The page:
June 24, 2019 — Science faculty and students from CSU Channel Islands (CSUCI) will locate burning oil seeps in Ventura County and inspire high school engineers thanks to two separate grants.

Program chair and Professor of Environmental Science & Resource Management (ESRM) Sean Anderson, Ph.D., has received $165,033 in partnership with Citizens for Responsible Oil & Gas (CFROG) in support of a project called “Groundtruthing Air Quality Impacts in Ventura County: Discovering What We Cannot See.”

And Interim Director of Educational Partnerships Philip Hampton, Ph.D., has received $10,000 from the Pentair Foundation, in support of a CSUCI’s Engineering Summer Bridge Program, which enables science-minded high school students to immerse themselves in a science, technology, engineering, math (STEM) project for two weeks over the summer.

The grant facilitated by Anderson is for two years and will enable ESRM research teams to find hidden oil seeps still burning as a result of the 2017 Thomas Fire. The project, Anderson explained, is fueled by the renewal of the landmark AB 32, the California Global Warming Solutions Act passed in 2006, to help combat the effects of climate change.

The funding comes from the California Air Resources Board, our state agency devoted to fostering clean air across the entirety of California. The oil seeps still burning after the Thomas Fire compromise air quality by releasing toxins into the atmosphere. Some seeps are hidden on the sides of hills or backcountry and are difficult to access. Their survey will be the first comprehensive survey of these potential sources of air pollution.

 “There seemed to have been something different about the Thomas fire. Typically, wildfires are fueled by Santa Ana winds, but with climate change we are getting massive Santa Anas that more commonly fan flames almost horizontally along the ground.  We are now seeing those flame tongues shooting hundreds of feet or more across bare ground and catch things on fire,” Anderson said. “Once these oil seeps catch fire and burn for a little bit, you can’t put them out. They go underground and can burn for years or decades.”

There are likely 25 oil seeps or more across the area affected by the Thomas fire. Anderson and his team of student researchers plan to search for the oil seeps with specialized drones.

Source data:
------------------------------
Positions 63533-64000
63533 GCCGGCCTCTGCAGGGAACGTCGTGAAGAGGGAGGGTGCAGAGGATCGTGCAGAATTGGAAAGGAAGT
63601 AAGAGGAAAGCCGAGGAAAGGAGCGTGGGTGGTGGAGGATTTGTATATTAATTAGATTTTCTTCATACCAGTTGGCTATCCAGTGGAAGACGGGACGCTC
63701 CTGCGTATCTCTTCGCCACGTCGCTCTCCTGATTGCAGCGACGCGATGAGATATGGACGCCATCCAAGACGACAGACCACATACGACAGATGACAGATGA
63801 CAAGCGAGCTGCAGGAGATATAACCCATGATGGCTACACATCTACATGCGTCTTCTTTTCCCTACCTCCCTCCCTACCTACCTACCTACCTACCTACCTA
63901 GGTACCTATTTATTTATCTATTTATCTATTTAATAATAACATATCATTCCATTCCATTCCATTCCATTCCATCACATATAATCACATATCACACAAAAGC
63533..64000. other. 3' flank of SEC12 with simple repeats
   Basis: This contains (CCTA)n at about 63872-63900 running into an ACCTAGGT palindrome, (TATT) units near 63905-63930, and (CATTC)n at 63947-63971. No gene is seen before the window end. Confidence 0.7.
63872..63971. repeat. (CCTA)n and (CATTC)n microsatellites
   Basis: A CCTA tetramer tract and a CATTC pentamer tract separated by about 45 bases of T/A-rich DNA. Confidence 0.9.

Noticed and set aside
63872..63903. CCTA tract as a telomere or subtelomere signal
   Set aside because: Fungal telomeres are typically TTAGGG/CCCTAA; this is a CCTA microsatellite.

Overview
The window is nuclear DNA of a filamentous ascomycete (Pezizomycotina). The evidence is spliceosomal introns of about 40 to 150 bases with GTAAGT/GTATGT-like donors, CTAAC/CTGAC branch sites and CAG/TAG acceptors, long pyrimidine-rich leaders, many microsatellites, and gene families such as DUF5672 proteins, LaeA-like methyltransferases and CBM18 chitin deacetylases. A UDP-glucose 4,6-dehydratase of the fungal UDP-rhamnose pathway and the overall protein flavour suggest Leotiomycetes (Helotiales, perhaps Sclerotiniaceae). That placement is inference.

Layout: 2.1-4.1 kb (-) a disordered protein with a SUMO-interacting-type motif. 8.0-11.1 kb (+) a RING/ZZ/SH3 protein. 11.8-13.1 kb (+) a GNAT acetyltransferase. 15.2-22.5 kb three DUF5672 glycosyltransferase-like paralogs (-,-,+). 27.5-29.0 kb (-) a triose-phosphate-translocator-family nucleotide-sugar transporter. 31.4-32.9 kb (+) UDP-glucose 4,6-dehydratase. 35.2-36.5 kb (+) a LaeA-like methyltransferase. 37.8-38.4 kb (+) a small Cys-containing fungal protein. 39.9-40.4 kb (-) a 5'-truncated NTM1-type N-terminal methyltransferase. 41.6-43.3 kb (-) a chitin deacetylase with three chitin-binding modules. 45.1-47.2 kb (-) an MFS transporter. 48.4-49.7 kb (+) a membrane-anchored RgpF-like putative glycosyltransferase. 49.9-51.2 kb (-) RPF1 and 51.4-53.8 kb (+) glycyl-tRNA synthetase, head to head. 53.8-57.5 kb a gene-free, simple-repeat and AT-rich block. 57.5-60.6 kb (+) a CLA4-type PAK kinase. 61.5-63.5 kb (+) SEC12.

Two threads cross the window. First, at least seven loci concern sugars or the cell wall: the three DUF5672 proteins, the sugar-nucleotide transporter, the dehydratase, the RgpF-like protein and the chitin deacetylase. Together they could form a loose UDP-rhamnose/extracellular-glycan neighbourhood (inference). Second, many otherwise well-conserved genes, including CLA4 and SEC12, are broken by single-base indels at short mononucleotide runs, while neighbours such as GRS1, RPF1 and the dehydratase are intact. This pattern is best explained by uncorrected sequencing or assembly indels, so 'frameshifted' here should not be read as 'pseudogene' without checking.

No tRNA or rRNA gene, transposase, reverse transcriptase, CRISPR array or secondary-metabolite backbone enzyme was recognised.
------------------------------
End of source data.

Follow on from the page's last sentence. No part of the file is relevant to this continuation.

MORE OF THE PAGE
“Our grant allows us to buy components and my students to build these new drones with triple sensors so they can see, feel and smell oil,” Anderson said. “They have a visual spectrum camera to look for smoke plumes and an infrared camera that can spot the heat signature of underground conflagrations. Finally, we attach a chemical sniffer to detect the amount of burnt tar in the air.”

Once the seeps are detected, they can be treated with special chemicals to douse the fire.

The second part of the mission behind the grant is public education, Anderson said. Typically, our worst air quality occurs in areas with residents of lower socioeconomic status. To address the problem, Anderson and his students are planning to supply public schools in these underserved areas with $200 air quality sensors, beginning in the fall. The idea is to empower communities to collect their own air quality data and ultimately begin to advocate for measures that lead to cleaner air and better health outcomes.

Armed with the localized data the schools collect, Anderson’s students and their CFROG colleagues are planning a series of public meetings so that parents and other residents can learn about the air quality in their area and decide how they would like to advocate for themselves to address the problem.

“The idea is to try to build political momentum with this data to encourage these folks to get involved,” Anderson said. “My students are the technical folks providing the data and helping with the subsequent interpretation.”

The grant from the Pentair Foundation marks the third year Pentair has supported the Engineering Summer Bridge program, which is in its ninth year.

Pentair, which will provide funding along with the Arconic manufacturing company and Bank of America, will enable 36 students from the Oxnard Union High School District to spend two weeks on the CSUCI campus getting hands-on experience with microcontrollers.

The students will build devices that operate with interface sensors that are triggered by motion, speed, temperature or some other stimulus.

“We’re hoping the students get creative and maybe design a little device to refill a cat’s water bowl, or something that unlocks a door when you touch something,” Hampton said. “The idea is for the students to think creatively and use a little art and science to come up with an engineered product.”

The Summer Bridge program will be during the last two weeks in June with a showcase event June 28 from 4 to 6 p.m. in Sierra Hall. The program will also include a “STEM-mentoring” event in which science, technology, engineering and mathematics (STEM) professionals from places like Amgen and Naval Base Ventura County will meet with the students over a free lunch.

“The whole idea of the Summer Bridge is to take students from some of our underserved communities and give them an experience related to engineering so they can see themselves as a future engineer,” Hampton said.

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